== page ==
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Saturday, 30 December, 2000, 13:16 GMT
Laos: 25 years of communism
Lao people
The average income is less than $1 a day
By Owen Bennett Jones in Laos

The people of Laos are famously relaxed. In every office someone sleeps. The capital's traffic is so light that hens live around one of the main roundabouts.

A foreign businessmen in town - there aren't many - put it like this: "The further Laos falls behind, the longer they've got to catch up."

This year marks the 25th anniversary of the revolution in this little-known Asian country. Laos has been a one party state since the end of the Vietnam war in 1975.

But during this time, the Lao people have not flourished. Laos is one of the poorest countries on earth.

So far, attempts to open up the economy and attract foreign investment have borne little fruit. Most of its five million people are subsistence rice farmers, who don't make it to 55 years old.

Change

So the Lao People's Revolutionary Party has in recent years introduced some changes.

Backpackers and tourists are now welcomed. As they sip beers on the banks of the Mekong, they are even free to listen to western rock music.

A former member of the royal family - ousted by the communists 25 years ago - has recently opened a car dealership.

Saffron-robed Buddhist monks chat and laugh in incense-filled temple courtyards.

Religion is the opium of the people, Marx said. But in a country where opium is the opium of the people, religion - at least Buddhism - is tolerated.

Founding father

None of this has done anything for the reputation of Kaysone Phomvihane - the founding father of the Lao revolution.

Generally speaking, he's not ranked alongside the likes of Che Guevara, Fidel Castro and Ho Chi Minh. But his legacy is enduring enough.

Whilst others have deviated from the straight and narrow, Laos remains a one party state. Security goons still fill the hotel lobbies and the press still tows the party line.

And despite the fact that Kaysone Phomvihane died eight years ago, there's even a burgeoning personality cult.

The authorities have just built an eight million dollar gold-plated museum dedicated to his life and times. Sadly the curator seems rather short of material.


Kaysone Phomvihane is by no means the only well-kept secret in Laos. There are also the bombs.

There are just a few photographs - some of them appear many times so as to fill up the space - and a display of the respected leader's comb, electric razor and favoured ping-pong bat.

But the crowning glory stands outside, where there's a new 30 foot, cast-iron, statue.

The sculptor hasn't gone for any flamboyant or flippant interpretation of his subject - his creation shows a middle-aged pot-bellied gentleman in a rather tight-fitting suit.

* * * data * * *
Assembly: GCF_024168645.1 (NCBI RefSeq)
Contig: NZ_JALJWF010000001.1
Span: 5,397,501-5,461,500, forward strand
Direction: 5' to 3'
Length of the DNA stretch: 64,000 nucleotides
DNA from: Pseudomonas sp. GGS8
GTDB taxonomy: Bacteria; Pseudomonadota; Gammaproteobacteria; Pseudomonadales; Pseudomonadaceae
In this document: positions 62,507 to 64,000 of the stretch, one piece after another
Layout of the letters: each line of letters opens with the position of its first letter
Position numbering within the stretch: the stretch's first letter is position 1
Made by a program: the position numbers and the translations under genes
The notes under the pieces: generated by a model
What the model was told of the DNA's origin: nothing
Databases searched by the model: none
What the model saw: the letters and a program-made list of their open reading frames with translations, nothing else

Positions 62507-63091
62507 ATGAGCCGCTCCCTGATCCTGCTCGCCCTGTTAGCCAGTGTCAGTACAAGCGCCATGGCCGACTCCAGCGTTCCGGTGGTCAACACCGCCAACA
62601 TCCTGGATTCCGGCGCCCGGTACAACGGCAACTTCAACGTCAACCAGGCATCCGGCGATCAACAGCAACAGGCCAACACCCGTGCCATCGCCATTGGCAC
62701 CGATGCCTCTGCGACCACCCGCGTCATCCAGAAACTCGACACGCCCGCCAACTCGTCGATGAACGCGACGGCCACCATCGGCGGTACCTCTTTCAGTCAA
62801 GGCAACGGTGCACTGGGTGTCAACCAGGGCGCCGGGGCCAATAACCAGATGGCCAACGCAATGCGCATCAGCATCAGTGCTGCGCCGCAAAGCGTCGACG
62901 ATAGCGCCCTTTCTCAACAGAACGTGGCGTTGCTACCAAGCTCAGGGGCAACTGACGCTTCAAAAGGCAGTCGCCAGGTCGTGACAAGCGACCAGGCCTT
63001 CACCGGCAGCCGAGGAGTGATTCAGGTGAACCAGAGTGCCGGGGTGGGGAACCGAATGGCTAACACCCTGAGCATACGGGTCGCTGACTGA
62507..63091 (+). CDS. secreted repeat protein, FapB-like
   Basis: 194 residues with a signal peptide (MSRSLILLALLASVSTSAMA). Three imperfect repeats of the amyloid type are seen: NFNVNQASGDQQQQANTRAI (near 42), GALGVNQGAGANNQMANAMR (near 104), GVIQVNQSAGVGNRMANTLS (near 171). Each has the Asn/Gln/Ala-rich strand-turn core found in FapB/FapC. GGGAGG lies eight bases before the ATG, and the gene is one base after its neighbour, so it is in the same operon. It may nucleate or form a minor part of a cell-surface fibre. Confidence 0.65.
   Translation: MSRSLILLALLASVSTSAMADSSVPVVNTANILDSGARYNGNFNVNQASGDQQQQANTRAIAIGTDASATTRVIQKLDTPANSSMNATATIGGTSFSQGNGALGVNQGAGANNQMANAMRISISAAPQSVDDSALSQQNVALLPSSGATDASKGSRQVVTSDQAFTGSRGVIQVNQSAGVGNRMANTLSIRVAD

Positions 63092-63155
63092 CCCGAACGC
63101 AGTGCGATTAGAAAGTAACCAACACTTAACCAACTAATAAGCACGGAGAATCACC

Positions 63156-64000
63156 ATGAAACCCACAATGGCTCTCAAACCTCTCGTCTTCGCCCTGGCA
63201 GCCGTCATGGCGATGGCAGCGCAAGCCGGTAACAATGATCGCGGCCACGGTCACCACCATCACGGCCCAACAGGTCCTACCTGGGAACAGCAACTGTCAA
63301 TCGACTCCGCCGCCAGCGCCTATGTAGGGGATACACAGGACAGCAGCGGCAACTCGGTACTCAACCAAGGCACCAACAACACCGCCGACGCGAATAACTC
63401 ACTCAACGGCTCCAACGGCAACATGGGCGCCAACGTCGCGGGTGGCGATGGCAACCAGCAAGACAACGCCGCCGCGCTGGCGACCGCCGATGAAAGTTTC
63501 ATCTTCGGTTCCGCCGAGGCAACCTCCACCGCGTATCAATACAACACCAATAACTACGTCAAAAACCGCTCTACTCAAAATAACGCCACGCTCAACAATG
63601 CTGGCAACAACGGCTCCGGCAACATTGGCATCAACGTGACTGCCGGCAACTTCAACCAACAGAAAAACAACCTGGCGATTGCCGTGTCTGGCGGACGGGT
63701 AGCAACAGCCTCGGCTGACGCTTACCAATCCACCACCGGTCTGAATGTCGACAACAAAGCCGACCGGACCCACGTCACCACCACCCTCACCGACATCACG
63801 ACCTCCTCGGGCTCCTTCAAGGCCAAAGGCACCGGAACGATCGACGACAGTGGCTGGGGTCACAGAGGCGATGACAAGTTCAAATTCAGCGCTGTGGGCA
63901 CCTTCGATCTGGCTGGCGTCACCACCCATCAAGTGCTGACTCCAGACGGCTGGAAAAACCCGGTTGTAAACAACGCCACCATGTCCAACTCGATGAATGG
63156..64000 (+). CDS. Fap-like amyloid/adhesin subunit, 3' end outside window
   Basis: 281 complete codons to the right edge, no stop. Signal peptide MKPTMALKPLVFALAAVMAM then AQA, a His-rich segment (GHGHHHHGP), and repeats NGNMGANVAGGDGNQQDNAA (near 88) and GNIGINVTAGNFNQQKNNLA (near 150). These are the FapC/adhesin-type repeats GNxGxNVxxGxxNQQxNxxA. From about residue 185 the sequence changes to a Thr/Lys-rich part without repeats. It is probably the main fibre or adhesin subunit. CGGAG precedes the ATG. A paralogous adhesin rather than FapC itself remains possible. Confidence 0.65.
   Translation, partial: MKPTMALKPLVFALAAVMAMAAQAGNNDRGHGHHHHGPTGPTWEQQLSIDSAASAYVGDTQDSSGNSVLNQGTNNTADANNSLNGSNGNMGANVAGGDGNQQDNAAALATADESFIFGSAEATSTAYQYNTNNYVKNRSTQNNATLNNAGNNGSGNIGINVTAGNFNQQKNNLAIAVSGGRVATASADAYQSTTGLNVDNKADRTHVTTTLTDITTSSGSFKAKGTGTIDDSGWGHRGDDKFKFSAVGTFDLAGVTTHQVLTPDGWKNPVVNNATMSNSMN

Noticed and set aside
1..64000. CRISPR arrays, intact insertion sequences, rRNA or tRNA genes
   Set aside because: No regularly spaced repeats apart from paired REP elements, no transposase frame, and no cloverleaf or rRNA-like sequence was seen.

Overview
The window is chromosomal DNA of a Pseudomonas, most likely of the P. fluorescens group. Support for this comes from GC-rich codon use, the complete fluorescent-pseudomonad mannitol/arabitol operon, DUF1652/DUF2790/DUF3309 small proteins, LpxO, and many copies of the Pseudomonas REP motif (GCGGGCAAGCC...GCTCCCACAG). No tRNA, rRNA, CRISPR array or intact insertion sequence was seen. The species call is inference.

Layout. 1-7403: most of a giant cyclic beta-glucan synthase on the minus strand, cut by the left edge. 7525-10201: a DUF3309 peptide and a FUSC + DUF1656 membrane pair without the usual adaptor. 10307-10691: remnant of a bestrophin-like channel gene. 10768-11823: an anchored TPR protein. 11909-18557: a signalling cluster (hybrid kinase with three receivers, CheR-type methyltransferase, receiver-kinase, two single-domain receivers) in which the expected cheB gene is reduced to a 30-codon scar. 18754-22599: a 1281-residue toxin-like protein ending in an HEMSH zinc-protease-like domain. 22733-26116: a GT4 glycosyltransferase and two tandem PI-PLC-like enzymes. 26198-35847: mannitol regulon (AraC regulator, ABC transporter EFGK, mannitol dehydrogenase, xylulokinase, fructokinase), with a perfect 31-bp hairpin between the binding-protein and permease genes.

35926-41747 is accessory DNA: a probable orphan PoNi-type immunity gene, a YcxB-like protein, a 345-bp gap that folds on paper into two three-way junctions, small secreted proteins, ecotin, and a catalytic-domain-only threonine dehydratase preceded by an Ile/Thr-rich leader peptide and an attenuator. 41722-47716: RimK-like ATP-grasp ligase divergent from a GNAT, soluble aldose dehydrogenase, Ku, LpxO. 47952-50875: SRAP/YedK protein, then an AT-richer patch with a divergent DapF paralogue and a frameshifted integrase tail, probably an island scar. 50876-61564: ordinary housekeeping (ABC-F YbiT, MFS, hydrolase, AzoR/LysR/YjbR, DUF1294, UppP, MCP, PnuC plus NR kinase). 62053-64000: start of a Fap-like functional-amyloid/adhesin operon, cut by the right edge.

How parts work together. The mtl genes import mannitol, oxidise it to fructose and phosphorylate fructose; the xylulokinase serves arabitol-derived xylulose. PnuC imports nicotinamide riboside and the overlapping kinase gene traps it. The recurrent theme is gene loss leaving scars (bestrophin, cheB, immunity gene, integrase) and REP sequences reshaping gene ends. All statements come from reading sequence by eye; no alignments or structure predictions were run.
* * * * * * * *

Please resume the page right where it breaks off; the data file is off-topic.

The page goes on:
Laos's aging politburo - in matching suits - all turned up for the unveiling ceremony.

But as for the Lao, they didn't seem too interested and anyway they weren't invited. This was a private party - for the great leader's family friends and heirs.

Forgotten leader

For all that, I wanted to find out more. The official Vientiane Times has recently been canvassing opinion about the man.

Laos, one traffic policeman told the paper, has become known on the world's stage because of Kaysone Phomvihane.

I went to the Vientiane Times office and said: "I read your stories. What more can you tell me?"

Laos
It was lunchtime. "Sorry," they replied with winning smiles. "We're busy."

My next stop was Vientiane's only English language book shop. "Got anything on Kaysone Phomvihane?" I asked. "Ah," they said. "No, nothing at all."

A last resort then. The government itself - the foreign ministry press department. "Kaysone Phomvihane," I said. "What can you tell me?"

The official did at least agree that it was as fair a question as could be asked. Nodding vigorously he said: "I'll make some calls and get back to you." He never did.

Mystery violence

Kaysone Phomvihane is by no means the only well-kept secret in Laos. There are also the bombs.

There have been a whole series this year, but no one knows who is planting them.

The most recent certainly seemed to confuse the government. At first the foreign minister refused to talk about it. When pressed he said it was a piece of unexploded ordnance left over from the Vietnam War.

Aware that that sounded rather lame, some other officials tried an alternative explanation. Someone had lit a bonfire, they said.

True patriots, they wanted to celebrate the 25th anniversary of national day, the 45th anniversary of the Lao People's revolutionary Party and of course the 80th anniversary of Kaysone Phomvihane's birthday.

But sadly their fire was right by a disused aerosol can that blew up.

If the government was struggling, then so too was everyone else. Theories range from disaffected royalists to rebellious tribesmen.

But for my money the best explanation for the bombing campaign came from one of the few Western diplomats in Vientiane.

I know who's planting them, he said.

"It's the septuagenarians on the politburo. They are trying to get rid of the octogenarians."

See also:

20 Dec 00 | Asia-Pacific
Laos' battle with poverty
02 Dec 00 | Asia-Pacific
Laos marks 25 years of Communism
02 Dec 00 | Asia-Pacific
Bomb fears at Laos anniversary
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